Color display can be achieved by combining the ON/OFF states of display pixels. For example, a red display state can be created by turning the red filter R on (light) and the green filter G and blue filter B off (dark).

Since the transflective liquid crystal display of the present embodiment provides high reflectance and a high contrast ratio of 10 or more, a bright color display of high chroma quality can be achieved even in the reflective display mode when the backlight 16 is off.

Next, the transmissive display mode when the backlight 16 is on will be described. Since neither the transflective layer 25 nor the color filter 26 exhibits birefringence, the operation of the transmissive display mode is the same as that described in the firth embodiment. That is, light emitted from the backlight 16 is linearly polarized by the bottom polarizer 17, and converted into circularly polarized light by passing through the fourth retardation film 19 and third retardation film 18. The transflective layer 25 reflects about 80% of incident light and allows the remaining 20% to pass through it.

When no voltage is applied across the liquid crystal device 22, since the twisted retardation film 12, the liquid crystal device 22, the first retardation film 13, and the second retardation film 14 combine to provide birefringence equivalent to one quarter wavelength over almost the entire wavelength range, the phase difference introduced through the third and fourth retardation films 18 and 19 is offset by the phase difference introduced through the liquid crystal device 22, twisted retardation film 12, and first and second retardation films 13 and 14, and the light emerges as linearly polarized light polarized in the same direction as the transmission axis 17 a of the bottom polarizer.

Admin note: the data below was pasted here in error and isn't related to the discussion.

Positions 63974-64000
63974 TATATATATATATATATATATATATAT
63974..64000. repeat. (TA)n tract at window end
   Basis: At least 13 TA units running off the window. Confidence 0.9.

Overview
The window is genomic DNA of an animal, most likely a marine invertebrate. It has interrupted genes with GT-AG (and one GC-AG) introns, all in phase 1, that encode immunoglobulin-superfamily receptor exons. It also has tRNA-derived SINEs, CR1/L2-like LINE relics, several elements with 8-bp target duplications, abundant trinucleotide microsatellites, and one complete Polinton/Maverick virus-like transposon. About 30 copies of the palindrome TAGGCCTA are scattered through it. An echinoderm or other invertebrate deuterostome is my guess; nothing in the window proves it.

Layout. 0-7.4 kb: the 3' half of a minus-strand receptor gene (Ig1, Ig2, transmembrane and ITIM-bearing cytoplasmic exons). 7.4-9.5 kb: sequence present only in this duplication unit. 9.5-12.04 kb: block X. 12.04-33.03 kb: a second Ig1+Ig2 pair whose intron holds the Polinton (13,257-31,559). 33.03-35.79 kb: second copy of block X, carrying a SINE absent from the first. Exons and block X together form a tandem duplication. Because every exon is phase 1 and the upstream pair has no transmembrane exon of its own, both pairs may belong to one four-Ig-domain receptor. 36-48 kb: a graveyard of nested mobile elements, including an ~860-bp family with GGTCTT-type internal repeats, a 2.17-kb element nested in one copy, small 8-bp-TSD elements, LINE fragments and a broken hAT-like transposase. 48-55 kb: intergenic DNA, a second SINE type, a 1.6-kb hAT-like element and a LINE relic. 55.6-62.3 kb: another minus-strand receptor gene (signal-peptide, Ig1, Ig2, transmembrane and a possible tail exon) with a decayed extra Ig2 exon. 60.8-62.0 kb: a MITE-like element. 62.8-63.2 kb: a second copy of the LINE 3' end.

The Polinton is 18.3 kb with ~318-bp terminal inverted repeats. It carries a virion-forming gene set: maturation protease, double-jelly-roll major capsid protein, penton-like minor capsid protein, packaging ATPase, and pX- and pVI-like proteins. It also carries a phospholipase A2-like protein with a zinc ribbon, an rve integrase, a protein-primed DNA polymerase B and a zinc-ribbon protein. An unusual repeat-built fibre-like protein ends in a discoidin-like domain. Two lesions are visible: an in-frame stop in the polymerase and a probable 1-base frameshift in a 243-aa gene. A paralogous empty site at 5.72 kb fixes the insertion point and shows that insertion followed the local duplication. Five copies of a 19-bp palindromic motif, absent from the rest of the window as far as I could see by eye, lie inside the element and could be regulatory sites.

Since the transmission axis 11 a of the top polarizer is oriented at right angles to the transmission axis 17 a of the bottom polarizer, the emergent light is blocked by the top polarizer, thus creating a black display state. Then, when a voltage is applied between a pair of first and second electrode 3 and 4, a white display state is created by the same effect as described in the fifth embodiment.

In this way, with the provision of the top polarizer 11, the second retardation film 14, the first retardation film 13, the twisted retardation film 12, the scattering layer 9, the anisotropic scattering layer 10, and the liquid crystal device 22 incorporating the transflective layer 23 and the color filter 26, a bright and high-contrast color display with a good viewing angle characteristic can be achieved in the reflective display mode that uses ambient light. On the other hand, with the provision of the third retardation film 18, fourth retardation film 19, bottom polarizer 17, and backlight 16 under the liquid crystal device 22, a good color display can be achieved by turning on the backlight 16 in an environment where sufficient ambient light is not available.